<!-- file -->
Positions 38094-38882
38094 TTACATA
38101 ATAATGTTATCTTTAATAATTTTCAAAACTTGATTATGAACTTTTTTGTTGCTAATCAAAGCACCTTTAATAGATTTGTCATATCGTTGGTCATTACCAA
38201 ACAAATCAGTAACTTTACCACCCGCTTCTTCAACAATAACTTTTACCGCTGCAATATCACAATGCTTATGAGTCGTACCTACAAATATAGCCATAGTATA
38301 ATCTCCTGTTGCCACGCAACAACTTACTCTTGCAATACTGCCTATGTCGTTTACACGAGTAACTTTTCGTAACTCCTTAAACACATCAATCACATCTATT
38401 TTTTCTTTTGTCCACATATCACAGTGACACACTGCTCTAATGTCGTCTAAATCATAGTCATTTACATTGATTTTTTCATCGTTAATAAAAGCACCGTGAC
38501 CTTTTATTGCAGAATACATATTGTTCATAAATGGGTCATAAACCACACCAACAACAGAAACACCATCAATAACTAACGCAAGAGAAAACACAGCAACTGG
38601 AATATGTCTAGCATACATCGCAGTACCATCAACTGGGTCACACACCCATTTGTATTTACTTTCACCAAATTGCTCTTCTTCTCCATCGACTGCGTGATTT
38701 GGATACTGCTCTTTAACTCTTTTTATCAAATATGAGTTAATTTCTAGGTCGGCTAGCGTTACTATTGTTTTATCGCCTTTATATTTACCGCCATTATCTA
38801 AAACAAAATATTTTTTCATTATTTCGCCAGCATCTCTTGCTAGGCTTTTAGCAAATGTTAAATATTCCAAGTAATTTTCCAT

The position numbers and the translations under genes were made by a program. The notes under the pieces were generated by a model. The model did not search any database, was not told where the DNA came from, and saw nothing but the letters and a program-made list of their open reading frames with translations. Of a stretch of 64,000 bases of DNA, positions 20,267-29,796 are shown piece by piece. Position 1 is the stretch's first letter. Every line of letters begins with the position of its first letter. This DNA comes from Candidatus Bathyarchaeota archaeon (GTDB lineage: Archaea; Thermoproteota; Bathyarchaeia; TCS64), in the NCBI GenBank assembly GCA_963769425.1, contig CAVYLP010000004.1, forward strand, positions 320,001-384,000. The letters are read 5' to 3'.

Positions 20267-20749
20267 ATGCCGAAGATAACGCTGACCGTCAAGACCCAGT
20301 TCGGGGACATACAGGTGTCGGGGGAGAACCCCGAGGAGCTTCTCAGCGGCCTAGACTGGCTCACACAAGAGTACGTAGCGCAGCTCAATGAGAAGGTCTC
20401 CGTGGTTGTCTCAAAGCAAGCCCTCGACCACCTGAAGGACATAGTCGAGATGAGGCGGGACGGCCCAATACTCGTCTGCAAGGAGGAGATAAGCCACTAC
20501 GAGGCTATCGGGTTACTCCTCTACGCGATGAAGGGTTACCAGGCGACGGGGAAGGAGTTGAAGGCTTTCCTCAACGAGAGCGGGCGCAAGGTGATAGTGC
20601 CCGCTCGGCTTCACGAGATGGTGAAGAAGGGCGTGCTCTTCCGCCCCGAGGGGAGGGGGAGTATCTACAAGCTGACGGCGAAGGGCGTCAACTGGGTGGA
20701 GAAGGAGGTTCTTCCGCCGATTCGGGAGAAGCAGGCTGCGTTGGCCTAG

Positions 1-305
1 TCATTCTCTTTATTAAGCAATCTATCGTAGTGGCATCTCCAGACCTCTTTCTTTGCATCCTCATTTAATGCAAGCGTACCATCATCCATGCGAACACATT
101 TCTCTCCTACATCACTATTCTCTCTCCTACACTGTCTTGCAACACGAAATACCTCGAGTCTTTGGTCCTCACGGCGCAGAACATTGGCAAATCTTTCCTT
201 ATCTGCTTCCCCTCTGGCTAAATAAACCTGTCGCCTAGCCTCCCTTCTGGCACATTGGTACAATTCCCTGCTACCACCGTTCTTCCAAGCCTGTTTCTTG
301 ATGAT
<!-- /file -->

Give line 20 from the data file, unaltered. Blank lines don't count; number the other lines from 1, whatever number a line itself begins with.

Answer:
1 TCATTCTCTTTATTAAGCAATCTATCGTAGTGGCATCTCCAGACCTCTTTCTTTGCATCCTCATTTAATGCAAGCGTACCATCATCCATGCGAACACATT